Wednesday, 8 April 2009

Rain, birds and rare plants.

We had some rain overnight, the first for about 10 days, not a lot but enough to dampen the ground. It amazes me how fast the grass and other plants green up after a shower. The other thing I have noticed in the pastis how seeds will germinate after rain when they don't seem to after days of using a watering can or hose, has anyone else noiced this?

I spent an hour last evening constructing this cage to protect the Kale (Brassica oleraces Var acephela) that I have planted. I decided that this year I would be mean and not share my crops with the pigeons and the caterpillars as I have done for the last couple of years. One of the local farmers who shoots pigeons on his land was telling me that at this time of year they taste of cabbage when you cook them due to the amount of oil seed rape they eat.

On Sunday I drove over to Northamptonshire to visit the rare planr fair at Evenley Wood gardens. It was really good but a lot smaller than the ones I used to go to in London. The setting was a lot nicer than the hall in Clapham were I used to go, the stalls where laid out in woodland and surrounded by magnolias in flower.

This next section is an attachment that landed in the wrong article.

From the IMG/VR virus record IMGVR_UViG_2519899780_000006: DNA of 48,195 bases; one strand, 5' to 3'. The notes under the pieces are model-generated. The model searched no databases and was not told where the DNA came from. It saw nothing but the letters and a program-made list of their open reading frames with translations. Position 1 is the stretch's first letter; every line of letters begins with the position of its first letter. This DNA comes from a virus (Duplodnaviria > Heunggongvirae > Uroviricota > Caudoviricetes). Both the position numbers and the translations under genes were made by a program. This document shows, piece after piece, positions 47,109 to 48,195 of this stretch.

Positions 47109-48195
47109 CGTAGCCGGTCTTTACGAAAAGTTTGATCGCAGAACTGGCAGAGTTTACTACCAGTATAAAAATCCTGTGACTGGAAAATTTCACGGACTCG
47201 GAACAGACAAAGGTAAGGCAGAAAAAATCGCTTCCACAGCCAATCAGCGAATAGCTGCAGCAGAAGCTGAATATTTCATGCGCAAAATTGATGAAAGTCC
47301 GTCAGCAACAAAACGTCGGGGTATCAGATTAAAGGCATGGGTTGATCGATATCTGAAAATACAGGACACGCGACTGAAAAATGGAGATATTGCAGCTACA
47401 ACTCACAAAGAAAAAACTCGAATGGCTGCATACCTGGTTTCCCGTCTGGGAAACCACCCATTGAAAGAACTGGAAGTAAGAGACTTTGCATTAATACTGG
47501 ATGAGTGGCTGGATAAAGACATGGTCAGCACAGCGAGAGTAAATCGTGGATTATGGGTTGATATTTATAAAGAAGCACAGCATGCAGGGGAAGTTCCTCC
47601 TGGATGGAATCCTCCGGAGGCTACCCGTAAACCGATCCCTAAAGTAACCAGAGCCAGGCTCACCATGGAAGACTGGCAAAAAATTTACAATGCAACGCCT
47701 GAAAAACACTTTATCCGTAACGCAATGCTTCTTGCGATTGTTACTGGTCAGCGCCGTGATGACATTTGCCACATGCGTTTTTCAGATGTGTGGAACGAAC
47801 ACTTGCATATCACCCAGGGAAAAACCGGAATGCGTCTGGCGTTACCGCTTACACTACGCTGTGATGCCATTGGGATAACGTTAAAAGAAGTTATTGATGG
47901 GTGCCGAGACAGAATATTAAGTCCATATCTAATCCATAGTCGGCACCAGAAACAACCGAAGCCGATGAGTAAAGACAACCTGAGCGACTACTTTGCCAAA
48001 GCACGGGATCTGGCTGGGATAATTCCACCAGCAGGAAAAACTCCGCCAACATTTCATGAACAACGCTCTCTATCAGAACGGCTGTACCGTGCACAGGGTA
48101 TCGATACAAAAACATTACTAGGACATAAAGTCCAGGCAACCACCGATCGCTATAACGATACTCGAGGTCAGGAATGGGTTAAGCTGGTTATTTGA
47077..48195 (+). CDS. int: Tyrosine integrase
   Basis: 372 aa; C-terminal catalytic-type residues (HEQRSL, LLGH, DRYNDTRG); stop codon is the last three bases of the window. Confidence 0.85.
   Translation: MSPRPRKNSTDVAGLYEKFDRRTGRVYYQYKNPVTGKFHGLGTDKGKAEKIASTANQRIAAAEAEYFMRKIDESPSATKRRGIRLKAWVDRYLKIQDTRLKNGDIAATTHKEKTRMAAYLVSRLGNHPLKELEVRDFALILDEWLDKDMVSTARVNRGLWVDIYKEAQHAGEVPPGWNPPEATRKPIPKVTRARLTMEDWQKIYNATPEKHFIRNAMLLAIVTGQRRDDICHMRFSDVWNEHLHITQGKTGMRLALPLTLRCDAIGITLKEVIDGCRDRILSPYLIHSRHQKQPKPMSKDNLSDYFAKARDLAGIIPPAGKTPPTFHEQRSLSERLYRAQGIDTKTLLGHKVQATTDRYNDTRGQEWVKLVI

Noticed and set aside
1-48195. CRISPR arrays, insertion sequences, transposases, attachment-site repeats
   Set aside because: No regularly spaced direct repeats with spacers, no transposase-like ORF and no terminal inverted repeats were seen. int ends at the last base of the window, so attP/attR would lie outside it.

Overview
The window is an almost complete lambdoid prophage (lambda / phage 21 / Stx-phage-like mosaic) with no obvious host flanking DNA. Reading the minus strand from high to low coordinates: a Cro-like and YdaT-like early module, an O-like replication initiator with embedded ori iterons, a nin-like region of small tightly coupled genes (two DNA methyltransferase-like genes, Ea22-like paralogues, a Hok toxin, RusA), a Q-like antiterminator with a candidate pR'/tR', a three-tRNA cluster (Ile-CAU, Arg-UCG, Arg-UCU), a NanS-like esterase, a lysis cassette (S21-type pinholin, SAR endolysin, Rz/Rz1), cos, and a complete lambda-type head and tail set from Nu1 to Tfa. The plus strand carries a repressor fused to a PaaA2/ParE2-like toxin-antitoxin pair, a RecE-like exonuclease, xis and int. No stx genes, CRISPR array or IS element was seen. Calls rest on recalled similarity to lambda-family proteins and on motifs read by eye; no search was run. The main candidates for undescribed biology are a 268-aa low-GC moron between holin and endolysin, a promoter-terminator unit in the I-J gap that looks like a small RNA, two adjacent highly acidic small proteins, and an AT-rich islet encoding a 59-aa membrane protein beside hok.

I bought a few things including Prostanthera rotundifolia the Australian Mint bush, the scent of which is amazing, Ancathunus mollis Hollands gold which has golden yellow leaves not the usual dark green. I also got a ebony leaved Angelica and a lovely poppy called Papaver 'Louve'.


  1. Your protective cage is excellent. Rainwater always works better for some reason.

  2. The cage you built looks neat. I've never grown poppy and the one I tried to germinate last year was a flop. I would want to try it again. Are poppies edible for the birds? Right now I'm looking for flowers whose flowerheads would be useful for the birds.

  3. Birds may eat poppy seed on the ground but normally seem to leave the seed heads in my garden. Things like thistles, Artichoke, Cardoon, Millet and Giant Sunflowers atract a lot of birds. Have a look at what they eat in the wild and find cultivars would be my advice. The big difference is we have seasons here whereas you don't, it is easy for me to attract birds to feeders in the winter when food is scarce in the wild. Gary

  4. If you had lightening maybe that is what greened up the lawn! I read that lightening fixes the nitrogen in the air so plants can use it! I like the protective cage you've contructed. gail

  5. And a beautiful cloche you have too!

    Hope you have a very Happy Easter tomorrow, Gary.


  6. Good luck with outwitting the garden marauders. Rain does seem to give a good boost to the garden, over and above any watering plan.


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